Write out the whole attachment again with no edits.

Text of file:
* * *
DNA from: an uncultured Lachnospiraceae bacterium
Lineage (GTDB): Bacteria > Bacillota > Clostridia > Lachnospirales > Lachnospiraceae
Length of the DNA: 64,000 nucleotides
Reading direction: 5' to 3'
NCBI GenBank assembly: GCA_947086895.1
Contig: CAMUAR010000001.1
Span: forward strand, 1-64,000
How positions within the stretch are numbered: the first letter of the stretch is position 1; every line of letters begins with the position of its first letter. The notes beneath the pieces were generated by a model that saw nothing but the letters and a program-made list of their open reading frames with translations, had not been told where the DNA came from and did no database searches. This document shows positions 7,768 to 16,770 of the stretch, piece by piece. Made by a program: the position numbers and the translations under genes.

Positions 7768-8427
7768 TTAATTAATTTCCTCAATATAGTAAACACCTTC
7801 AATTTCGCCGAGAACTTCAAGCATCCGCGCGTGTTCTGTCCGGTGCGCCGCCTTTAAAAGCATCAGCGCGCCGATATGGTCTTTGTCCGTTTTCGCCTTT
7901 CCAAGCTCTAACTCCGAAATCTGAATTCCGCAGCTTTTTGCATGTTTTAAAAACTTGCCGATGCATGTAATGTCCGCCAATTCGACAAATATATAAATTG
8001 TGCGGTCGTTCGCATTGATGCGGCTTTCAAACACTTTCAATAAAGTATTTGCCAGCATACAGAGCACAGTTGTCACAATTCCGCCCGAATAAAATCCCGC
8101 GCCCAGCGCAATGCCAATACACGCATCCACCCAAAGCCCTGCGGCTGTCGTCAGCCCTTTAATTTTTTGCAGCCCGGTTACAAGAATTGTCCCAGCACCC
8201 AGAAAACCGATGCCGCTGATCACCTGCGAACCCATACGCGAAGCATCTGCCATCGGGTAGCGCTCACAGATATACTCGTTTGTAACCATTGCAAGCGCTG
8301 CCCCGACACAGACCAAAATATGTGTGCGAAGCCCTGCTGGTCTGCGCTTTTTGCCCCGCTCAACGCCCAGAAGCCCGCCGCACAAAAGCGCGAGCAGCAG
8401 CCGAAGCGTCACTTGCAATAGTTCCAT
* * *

DNA from: an uncultured Lachnospiraceae bacterium
Lineage (GTDB): Bacteria > Bacillota > Clostridia > Lachnospirales > Lachnospiraceae
Length of the DNA: 64,000 nucleotides
Reading direction: 5' to 3'
NCBI GenBank assembly: GCA_947086895.1
Contig: CAMUAR010000001.1
Span: forward strand, 1-64,000
How positions within the stretch are numbered: the first letter of the stretch is position 1; every line of letters begins with the position of its first letter. The notes beneath the pieces were generated by a model that saw nothing but the letters and a program-made list of their open reading frames with translations, had not been told where the DNA came from and did no database searches. This document shows positions 7,768 to 16,770 of the stretch, piece by piece. Made by a program: the position numbers and the translations under genes.

Positions 7768-8427
7768 TTAATTAATTTCCTCAATATAGTAAACACCTTC
7801 AATTTCGCCGAGAACTTCAAGCATCCGCGCGTGTTCTGTCCGGTGCGCCGCCTTTAAAAGCATCAGCGCGCCGATATGGTCTTTGTCCGTTTTCGCCTTT
7901 CCAAGCTCTAACTCCGAAATCTGAATTCCGCAGCTTTTTGCATGTTTTAAAAACTTGCCGATGCATGTAATGTCCGCCAATTCGACAAATATATAAATTG
8001 TGCGGTCGTTCGCATTGATGCGGCTTTCAAACACTTTCAATAAAGTATTTGCCAGCATACAGAGCACAGTTGTCACAATTCCGCCCGAATAAAATCCCGC
8101 GCCCAGCGCAATGCCAATACACGCATCCACCCAAAGCCCTGCGGCTGTCGTCAGCCCTTTAATTTTTTGCAGCCCGGTTACAAGAATTGTCCCAGCACCC
8201 AGAAAACCGATGCCGCTGATCACCTGCGAACCCATACGCGAAGCATCTGCCATCGGGTAGCGCTCACAGATATACTCGTTTGTAACCATTGCAAGCGCTG
8301 CCCCGACACAGACCAAAATATGTGTGCGAAGCCCTGCTGGTCTGCGCTTTTTGCCCCGCTCAACGCCCAGAAGCCCGCCGCACAAAAGCGCGAGCAGCAG
8401 CCGAAGCGTCACTTGCAATAGTTCCAT